The Skeptics SA guide to
Feng-Shui (pronounced fong shway), said to be the Chinese art of placement. It is a uniquely Chinese concept, and although based upon occult ideas so strong that they penetrate all of Chinese society, it is not strictly speaking a religious principle. It is not a sect, has no actual following. Many Chinese will even deny that it is part of their life, yet the very same individuals would never consider ignoring its theories and remain fearful of the Feng-shui Sien-Sang, the Feng-shui Doctors, (rather like Westerners who deny they believe in bad luck, but, just to be on the safe side, would never walk under a ladder).
While never actually defined in Chinese dictionaries, the name combines feng, meaning wind, and shui, meaning water, suggesting that, just as ‘wind’ is invisible, and that ‘water’ provides life, yet cannot be held by the hand, Feng-Shui represents the invisible occult forces which influence humankind.
The Chinese believed that the cosmos was a living entity, animated by the ‘great male principle’. Composed of two aspects, the greater part, the heavens, (the macrocosm), was dominated by the male principle, while the Earth, (the microcosm), was dominated by the female principle. Maintaining a ‘balance’ or ‘harmony’ between the two was an invisible energy, or life-force, ch’i, which flowed through all things. Thus Acupuncture is based upon the same idea, that this energy ‘flows’ through our body in pathways called ‘meridians’. Blockages in the flow of this energy cause illness.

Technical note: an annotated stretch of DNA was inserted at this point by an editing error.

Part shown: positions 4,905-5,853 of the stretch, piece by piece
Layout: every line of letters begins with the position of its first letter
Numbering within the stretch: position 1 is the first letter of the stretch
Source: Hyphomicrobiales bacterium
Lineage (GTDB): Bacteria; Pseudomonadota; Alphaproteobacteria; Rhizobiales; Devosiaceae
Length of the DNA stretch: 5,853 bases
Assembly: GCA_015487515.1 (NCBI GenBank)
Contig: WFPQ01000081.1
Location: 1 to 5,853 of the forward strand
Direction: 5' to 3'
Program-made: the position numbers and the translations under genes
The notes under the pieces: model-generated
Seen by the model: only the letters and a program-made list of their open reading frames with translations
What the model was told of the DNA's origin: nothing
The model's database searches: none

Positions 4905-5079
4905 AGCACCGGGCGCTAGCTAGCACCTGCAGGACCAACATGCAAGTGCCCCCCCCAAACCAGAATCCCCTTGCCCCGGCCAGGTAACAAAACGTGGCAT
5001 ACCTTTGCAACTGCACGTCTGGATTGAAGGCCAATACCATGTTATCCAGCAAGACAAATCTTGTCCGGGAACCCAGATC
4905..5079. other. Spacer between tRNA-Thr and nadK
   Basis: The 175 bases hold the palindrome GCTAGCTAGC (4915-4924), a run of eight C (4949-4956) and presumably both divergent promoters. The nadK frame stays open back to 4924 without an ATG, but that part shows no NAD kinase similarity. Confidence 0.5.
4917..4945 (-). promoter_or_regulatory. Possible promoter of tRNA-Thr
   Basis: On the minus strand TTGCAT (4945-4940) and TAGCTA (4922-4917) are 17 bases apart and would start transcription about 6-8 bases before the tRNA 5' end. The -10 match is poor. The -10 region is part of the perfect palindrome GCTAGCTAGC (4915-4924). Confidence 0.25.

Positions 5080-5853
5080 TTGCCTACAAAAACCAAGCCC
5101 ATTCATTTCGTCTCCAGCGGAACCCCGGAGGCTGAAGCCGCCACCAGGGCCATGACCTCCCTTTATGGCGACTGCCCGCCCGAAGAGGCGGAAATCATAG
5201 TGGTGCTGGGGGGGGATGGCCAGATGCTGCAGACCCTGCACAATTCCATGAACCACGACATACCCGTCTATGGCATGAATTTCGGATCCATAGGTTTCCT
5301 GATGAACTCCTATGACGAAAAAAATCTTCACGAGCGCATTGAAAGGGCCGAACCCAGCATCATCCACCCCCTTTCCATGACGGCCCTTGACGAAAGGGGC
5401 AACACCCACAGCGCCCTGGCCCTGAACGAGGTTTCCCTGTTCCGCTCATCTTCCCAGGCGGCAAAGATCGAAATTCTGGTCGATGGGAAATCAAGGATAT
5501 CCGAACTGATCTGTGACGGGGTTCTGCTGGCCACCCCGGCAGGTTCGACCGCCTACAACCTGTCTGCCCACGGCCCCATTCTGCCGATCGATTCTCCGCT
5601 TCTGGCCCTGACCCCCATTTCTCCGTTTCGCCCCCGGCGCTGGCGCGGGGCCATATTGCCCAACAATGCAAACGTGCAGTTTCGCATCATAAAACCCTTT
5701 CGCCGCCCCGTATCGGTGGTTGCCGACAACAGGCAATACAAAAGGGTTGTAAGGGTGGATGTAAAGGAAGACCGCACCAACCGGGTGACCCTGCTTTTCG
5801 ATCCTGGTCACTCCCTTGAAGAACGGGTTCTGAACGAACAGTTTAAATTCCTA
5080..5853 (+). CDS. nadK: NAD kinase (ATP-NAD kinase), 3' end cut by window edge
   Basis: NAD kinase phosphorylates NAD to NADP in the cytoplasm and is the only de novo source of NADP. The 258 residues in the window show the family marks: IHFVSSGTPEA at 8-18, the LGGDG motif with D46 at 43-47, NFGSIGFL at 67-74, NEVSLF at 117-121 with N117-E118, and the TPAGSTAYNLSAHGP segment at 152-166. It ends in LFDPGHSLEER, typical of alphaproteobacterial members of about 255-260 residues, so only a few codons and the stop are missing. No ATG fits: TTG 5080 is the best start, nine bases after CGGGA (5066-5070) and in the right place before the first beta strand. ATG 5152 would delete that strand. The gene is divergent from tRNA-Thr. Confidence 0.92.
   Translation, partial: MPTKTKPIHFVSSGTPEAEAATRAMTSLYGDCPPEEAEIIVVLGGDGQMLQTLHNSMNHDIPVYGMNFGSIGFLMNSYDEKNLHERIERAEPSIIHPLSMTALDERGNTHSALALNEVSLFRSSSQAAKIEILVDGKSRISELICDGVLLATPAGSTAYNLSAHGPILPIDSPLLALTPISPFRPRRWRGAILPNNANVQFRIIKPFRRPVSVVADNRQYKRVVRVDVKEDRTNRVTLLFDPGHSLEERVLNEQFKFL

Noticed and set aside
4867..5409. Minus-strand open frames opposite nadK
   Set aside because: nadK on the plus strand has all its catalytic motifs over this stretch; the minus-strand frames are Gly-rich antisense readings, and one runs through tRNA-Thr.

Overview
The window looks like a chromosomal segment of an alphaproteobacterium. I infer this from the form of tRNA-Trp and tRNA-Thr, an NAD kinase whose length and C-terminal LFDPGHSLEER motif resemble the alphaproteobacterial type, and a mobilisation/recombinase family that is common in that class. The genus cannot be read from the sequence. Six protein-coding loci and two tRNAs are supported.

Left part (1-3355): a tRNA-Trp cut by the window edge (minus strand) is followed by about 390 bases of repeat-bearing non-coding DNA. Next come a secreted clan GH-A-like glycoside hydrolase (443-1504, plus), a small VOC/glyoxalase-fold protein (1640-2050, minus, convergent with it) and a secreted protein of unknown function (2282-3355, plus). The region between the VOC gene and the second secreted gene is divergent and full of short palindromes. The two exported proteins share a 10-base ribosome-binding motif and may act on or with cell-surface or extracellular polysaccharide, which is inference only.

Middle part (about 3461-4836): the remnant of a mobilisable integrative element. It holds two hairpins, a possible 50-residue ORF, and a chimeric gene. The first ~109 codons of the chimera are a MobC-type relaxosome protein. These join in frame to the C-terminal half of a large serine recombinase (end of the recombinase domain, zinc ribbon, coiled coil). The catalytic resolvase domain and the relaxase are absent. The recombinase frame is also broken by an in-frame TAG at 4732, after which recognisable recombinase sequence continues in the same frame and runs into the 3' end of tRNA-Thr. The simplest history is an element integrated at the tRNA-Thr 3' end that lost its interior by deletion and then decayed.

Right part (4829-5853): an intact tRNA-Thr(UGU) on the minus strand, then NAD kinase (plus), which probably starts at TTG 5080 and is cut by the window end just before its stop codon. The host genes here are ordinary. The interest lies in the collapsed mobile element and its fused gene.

Because of the common link, it was believed that events in the heavens were reflected on Earth; this idea, summed up in the ancient maxim—As above, so below—was responsible for the origins of many ancient metaphysical doctrines, such as Astrology. Indeed, Feng-shui is strikingly similar to Astrology, replacing the stars with geographical features on Earth.
A naturalistic belief, it was originally used to find an auspicious dwelling place for a shrine or a tomb. However, over the centuries it,... has become distorted and degraded into a gross superstition.1
The ancient Chinese believed that humans were composed of two parts, the animus and the anima. After death the animus (the male principle) returns to heaven while, the anima, the negative, earthly, female portion, lies in its tomb. Provided the crypt has good Feng-shui, it will rest quietly, bringing blessings upon the surviving family members. If however the tomb has bad Feng-shui, the anima lacking the ethical character of the animus will create havoc with the family, causing illness, death and destroying the family’s wealth. It was therefore considered essential to placate the anima by ensuring that their grave was located in an appropriate location.
Feng-shui Doctors were consulted to locate an ideal site for a grave or tomb. This selection process was often a means of extracting considerable ‘expenses’ especially if the deceased’s family were wealthy. The Doctors would sometimes take years to locate an appropriate location. Meantime the corpse was temporarily stored in a temple, or if the family was poor, under a shed, or rock, facing south.
What must be appreciated is that many of the teachings of Feng-Shui have been deliberately twisted so as to rationalize their relevance to Westerners. For instance, practitioners conveniently overlook the fact that this system evolved in the Northern Hemisphere, so that its principles really do not apply south of the Equator.